Kapitulli 5. Pop Up Allotment (AIS)

Kapitulli 5. Pop Up Allotment (AIS)


Pop Up Allotment #

by Association of Inclusive Society, Austria

Topic: Green Growth
Subtopic: Recycling

When the days become longer and the cold of the winter slowly turns into the sun of the spring, you can hear and smell the sounds of nature. More fruits and vegetables make their way to our plates and you can feel the sun on your skin. But, have you ever thought about where the fresh fruits and vegetables we eat come from or how the flowers you smell grow?

Our best practice aims to bring all those wonderful sensations right to your doorstep. Experiencing the process of planting, nurturing, growing and eventually harvesting the fruits of your hard work provides lots of benefits that go beyond what can be seen.

Our workshop with the title “Pop-Up Allotment” opens up the possibilities for growing food. Throughout the seasons the workshop guides the visually impaired and intellectually challenged youngsters to cultivate their own little garden.

Allotment is usually referred to a small property somewhere outside your home where many people have their own little space to practice gardening and get in touch with nature. We want to bring the mini-version of that directly to students for them to enjoy the many benefits nature provides.

For that, redundant recycling boxes can be used that create an ideal environment for growing a whole range of fruit and vegetables. This way, the mantra of reduce, reuse and recycle is easily implemented. The container garden can be placed anywhere around the school. The location can be adjusted according to the weather situation and the plant’s needs.

This way students can learn to take over the responsibility of looking after something that is dependent on regular care. Moreover, reusing what is already there gives students the chance to understand how from seemingly old things, new things can emerge.

The benefits of getting in touch with nature are plentiful and can provide awesome experiences for everybody.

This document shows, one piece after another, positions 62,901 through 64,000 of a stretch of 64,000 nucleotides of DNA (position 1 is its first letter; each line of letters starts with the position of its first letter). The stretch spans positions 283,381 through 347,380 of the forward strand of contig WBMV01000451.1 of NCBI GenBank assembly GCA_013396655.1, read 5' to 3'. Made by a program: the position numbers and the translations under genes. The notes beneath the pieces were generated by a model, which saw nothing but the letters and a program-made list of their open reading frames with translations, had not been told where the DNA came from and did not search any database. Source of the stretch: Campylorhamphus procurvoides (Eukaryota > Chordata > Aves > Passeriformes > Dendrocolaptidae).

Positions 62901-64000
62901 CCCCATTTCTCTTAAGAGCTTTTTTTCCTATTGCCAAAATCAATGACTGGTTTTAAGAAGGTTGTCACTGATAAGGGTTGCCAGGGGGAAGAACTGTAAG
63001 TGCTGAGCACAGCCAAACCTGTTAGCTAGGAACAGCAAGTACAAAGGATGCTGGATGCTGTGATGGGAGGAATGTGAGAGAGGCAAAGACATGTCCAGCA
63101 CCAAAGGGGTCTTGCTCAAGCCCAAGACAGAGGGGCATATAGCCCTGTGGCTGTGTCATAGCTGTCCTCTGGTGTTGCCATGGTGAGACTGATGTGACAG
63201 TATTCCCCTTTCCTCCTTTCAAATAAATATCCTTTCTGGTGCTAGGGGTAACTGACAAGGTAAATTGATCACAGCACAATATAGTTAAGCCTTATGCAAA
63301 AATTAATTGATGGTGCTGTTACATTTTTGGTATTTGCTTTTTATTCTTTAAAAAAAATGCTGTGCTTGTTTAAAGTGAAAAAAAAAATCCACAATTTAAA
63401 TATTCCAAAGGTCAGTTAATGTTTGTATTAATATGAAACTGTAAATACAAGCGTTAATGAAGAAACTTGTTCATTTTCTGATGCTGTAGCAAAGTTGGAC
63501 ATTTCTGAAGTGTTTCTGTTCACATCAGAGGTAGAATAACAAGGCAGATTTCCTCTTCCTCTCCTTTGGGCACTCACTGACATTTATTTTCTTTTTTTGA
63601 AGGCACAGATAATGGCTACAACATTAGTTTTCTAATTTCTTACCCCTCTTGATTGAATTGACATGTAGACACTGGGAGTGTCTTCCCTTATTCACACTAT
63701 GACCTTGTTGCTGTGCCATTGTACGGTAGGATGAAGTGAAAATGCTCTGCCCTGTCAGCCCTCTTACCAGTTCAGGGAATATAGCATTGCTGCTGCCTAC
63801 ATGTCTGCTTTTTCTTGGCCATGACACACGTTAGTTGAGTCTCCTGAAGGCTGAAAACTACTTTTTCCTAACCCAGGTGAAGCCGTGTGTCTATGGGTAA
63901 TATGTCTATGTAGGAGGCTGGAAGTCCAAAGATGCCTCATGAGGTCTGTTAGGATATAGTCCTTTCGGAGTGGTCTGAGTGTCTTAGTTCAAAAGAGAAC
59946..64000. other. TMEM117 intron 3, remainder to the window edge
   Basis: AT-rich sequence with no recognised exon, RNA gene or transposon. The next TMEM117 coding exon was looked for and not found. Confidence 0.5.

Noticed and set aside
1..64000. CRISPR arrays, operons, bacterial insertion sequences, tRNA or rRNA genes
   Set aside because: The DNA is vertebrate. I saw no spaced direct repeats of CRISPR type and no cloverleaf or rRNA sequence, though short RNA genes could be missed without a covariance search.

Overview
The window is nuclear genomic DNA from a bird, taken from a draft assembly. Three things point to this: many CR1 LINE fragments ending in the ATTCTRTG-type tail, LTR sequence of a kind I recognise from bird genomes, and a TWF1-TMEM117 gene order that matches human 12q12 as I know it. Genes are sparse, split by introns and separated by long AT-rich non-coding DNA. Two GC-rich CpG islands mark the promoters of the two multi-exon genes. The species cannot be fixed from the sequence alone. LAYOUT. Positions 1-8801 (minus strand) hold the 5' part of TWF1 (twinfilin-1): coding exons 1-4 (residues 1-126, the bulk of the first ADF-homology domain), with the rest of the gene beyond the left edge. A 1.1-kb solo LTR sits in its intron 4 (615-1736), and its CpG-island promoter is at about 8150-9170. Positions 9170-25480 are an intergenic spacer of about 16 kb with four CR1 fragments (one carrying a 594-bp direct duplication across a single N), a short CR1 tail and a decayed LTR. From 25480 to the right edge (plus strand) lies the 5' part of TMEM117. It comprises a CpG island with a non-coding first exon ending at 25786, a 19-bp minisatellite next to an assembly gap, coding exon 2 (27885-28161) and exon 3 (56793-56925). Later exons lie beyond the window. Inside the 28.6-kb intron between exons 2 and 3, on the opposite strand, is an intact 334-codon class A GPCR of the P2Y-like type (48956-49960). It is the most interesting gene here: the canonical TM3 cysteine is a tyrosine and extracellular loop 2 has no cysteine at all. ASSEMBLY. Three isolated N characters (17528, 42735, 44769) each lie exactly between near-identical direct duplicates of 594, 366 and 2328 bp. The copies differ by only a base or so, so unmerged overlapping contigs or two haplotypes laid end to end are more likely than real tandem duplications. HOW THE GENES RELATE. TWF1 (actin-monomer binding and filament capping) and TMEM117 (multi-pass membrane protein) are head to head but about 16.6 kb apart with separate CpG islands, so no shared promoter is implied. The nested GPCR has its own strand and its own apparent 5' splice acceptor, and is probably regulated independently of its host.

Through gardening, you can interact with your senses of touch, smell, and sound. It provides the opportunity to perceive the feel of the soil and the vegetation, smell the flavor of flowers and herbs, and hear the noises of insects and birds. This sensory stimulation is enriching for all.

Gardening also involves a lot of physical labor, including digging, planting, weeding, and harvesting. This can strengthen bones and muscles, boost flexibility and balance, and benefit cardiovascular health.

Getting into gardening not only strengthens your physical health but can also provide people a sense of accomplishment, connection to nature, and purpose, all of which are beneficial for mental health. This can help people feel less stressed and anxious. Taking care of plants may also be peaceful and therapeutic.

The access to fresh produce and getting to know the process of where our food comes from can help establish a more conscious way of living towards our earth’s resources. Getting involved in the process of recycling and learning how to use old things for new projects instead of throwing it away can give a sense of accomplishment. The students will feel proud of what they have earned by harvesting the fruits of their work.

Another important factor of getting into gardening and strengthening your relationship with nature is social interaction. Gardening connects the people with their community and lets others enjoy what you have worked together on.

In conclusion, green growth is essential for the health and wellbeing of both people and the planet. By hosting a pop-up allotment workshop, we can inspire and empower our community to take action towards a more sustainable future. Let us continue to  take care of the planet, share our knowledge, and work together towards a greener tomorrow. Best wishes for a bountiful harvest!